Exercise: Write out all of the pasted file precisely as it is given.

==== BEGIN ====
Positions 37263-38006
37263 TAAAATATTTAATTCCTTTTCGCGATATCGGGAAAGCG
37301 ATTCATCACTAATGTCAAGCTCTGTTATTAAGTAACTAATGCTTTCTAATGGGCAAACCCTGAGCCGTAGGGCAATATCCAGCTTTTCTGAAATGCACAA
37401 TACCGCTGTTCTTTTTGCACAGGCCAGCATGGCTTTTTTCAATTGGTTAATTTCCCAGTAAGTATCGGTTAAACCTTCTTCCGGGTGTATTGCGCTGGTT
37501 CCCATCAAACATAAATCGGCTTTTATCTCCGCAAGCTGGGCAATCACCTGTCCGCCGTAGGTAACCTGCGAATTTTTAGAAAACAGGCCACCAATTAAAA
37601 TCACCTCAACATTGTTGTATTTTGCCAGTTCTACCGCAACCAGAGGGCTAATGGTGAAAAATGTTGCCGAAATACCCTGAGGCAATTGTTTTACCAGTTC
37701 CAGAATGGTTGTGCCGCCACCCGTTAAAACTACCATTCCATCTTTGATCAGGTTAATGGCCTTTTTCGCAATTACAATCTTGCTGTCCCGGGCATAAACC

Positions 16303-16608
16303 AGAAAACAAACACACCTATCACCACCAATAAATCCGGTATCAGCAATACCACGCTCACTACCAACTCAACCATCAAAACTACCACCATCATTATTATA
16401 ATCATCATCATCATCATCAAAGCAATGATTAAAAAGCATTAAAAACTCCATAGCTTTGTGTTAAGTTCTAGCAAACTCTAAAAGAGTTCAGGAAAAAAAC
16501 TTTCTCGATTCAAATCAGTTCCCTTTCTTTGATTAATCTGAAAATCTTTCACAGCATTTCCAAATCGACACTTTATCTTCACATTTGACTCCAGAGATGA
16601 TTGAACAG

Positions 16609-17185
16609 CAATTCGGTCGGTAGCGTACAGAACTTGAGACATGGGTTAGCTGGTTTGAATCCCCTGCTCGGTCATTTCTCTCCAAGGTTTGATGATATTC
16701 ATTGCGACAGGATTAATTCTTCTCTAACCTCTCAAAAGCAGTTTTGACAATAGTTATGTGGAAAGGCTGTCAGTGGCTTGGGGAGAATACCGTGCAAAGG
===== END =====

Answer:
Positions 37263-38006
37263 TAAAATATTTAATTCCTTTTCGCGATATCGGGAAAGCG
37301 ATTCATCACTAATGTCAAGCTCTGTTATTAAGTAACTAATGCTTTCTAATGGGCAAACCCTGAGCCGTAGGGCAATATCCAGCTTTTCTGAAATGCACAA
37401 TACCGCTGTTCTTTTTGCACAGGCCAGCATGGCTTTTTTCAATTGGTTAATTTCCCAGTAAGTATCGGTTAAACCTTCTTCCGGGTGTATTGCGCTGGTT
37501 CCCATCAAACATAAATCGGCTTTTATCTCCGCAAGCTGGGCAATCACCTGTCCGCCGTAGGTAACCTGCGAATTTTTAGAAAACAGGCCACCAATTAAAA
37601 TCACCTCAACATTGTTGTATTTTGCCAGTTCTACCGCAACCAGAGGGCTAATGGTGAAAAATGTTGCCGAAATACCCTGAGGCAATTGTTTTACCAGTTC
37701 CAGAATGGTTGTGCCGCCACCCGTTAAAACTACCATTCCATCTTTGATCAGGTTAATGGCCTTTTTCGCAATTACAATCTTGCTGTCCCGGGCATAAACC

Positions 16303-16608
16303 AGAAAACAAACACACCTATCACCACCAATAAATCCGGTATCAGCAATACCACGCTCACTACCAACTCAACCATCAAAACTACCACCATCATTATTATA
16401 ATCATCATCATCATCATCAAAGCAATGATTAAAAAGCATTAAAAACTCCATAGCTTTGTGTTAAGTTCTAGCAAACTCTAAAAGAGTTCAGGAAAAAAAC
16501 TTTCTCGATTCAAATCAGTTCCCTTTCTTTGATTAATCTGAAAATCTTTCACAGCATTTCCAAATCGACACTTTATCTTCACATTTGACTCCAGAGATGA
16601 TTGAACAG

Positions 16609-17185
16609 CAATTCGGTCGGTAGCGTACAGAACTTGAGACATGGGTTAGCTGGTTTGAATCCCCTGCTCGGTCATTTCTCTCCAAGGTTTGATGATATTC
16701 ATTGCGACAGGATTAATTCTTCTCTAACCTCTCAAAAGCAGTTTTGACAATAGTTATGTGGAAAGGCTGTCAGTGGCTTGGGGAGAATACCGTGCAAAGG